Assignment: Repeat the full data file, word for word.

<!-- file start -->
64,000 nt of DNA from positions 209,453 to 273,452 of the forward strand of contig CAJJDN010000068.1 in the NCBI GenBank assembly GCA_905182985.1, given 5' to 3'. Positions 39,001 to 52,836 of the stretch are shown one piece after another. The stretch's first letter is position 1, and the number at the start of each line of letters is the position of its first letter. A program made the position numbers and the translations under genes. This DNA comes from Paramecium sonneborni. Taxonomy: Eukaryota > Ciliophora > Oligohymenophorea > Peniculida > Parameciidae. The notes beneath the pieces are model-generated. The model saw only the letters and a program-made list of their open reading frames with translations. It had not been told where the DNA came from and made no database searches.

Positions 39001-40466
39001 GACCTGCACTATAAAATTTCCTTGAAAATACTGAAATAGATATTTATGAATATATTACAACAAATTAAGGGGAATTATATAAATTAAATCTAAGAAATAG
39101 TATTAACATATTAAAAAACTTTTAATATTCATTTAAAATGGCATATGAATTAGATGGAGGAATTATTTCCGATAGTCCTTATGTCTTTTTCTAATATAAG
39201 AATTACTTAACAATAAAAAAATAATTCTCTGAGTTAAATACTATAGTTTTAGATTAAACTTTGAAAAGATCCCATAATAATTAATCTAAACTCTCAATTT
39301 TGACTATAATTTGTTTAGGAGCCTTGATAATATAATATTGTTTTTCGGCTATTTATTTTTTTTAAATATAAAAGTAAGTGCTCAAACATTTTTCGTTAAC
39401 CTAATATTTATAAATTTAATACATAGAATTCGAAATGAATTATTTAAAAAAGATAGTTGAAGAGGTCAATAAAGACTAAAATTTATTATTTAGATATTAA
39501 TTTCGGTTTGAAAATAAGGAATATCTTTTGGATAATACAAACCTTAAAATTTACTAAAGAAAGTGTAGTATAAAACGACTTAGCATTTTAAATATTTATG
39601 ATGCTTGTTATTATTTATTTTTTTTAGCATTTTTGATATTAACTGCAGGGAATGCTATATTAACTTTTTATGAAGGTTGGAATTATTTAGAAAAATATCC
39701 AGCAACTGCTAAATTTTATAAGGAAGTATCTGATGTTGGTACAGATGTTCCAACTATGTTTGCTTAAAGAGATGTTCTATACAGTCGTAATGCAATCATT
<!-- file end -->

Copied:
64,000 nt of DNA from positions 209,453 to 273,452 of the forward strand of contig CAJJDN010000068.1 in the NCBI GenBank assembly GCA_905182985.1, given 5' to 3'. Positions 39,001 to 52,836 of the stretch are shown one piece after another. The stretch's first letter is position 1, and the number at the start of each line of letters is the position of its first letter. A program made the position numbers and the translations under genes. This DNA comes from Paramecium sonneborni. Taxonomy: Eukaryota > Ciliophora > Oligohymenophorea > Peniculida > Parameciidae. The notes beneath the pieces are model-generated. The model saw only the letters and a program-made list of their open reading frames with translations. It had not been told where the DNA came from and made no database searches.

Positions 39001-40466
39001 GACCTGCACTATAAAATTTCCTTGAAAATACTGAAATAGATATTTATGAATATATTACAACAAATTAAGGGGAATTATATAAATTAAATCTAAGAAATAG
39101 TATTAACATATTAAAAAACTTTTAATATTCATTTAAAATGGCATATGAATTAGATGGAGGAATTATTTCCGATAGTCCTTATGTCTTTTTCTAATATAAG
39201 AATTACTTAACAATAAAAAAATAATTCTCTGAGTTAAATACTATAGTTTTAGATTAAACTTTGAAAAGATCCCATAATAATTAATCTAAACTCTCAATTT
39301 TGACTATAATTTGTTTAGGAGCCTTGATAATATAATATTGTTTTTCGGCTATTTATTTTTTTTAAATATAAAAGTAAGTGCTCAAACATTTTTCGTTAAC
39401 CTAATATTTATAAATTTAATACATAGAATTCGAAATGAATTATTTAAAAAAGATAGTTGAAGAGGTCAATAAAGACTAAAATTTATTATTTAGATATTAA
39501 TTTCGGTTTGAAAATAAGGAATATCTTTTGGATAATACAAACCTTAAAATTTACTAAAGAAAGTGTAGTATAAAACGACTTAGCATTTTAAATATTTATG
39601 ATGCTTGTTATTATTTATTTTTTTTAGCATTTTTGATATTAACTGCAGGGAATGCTATATTAACTTTTTATGAAGGTTGGAATTATTTAGAAAAATATCC
39701 AGCAACTGCTAAATTTTATAAGGAAGTATCTGATGTTGGTACAGATGTTCCAACTATGTTTGCTTAAAGAGATGTTCTATACAGTCGTAATGCAATCATT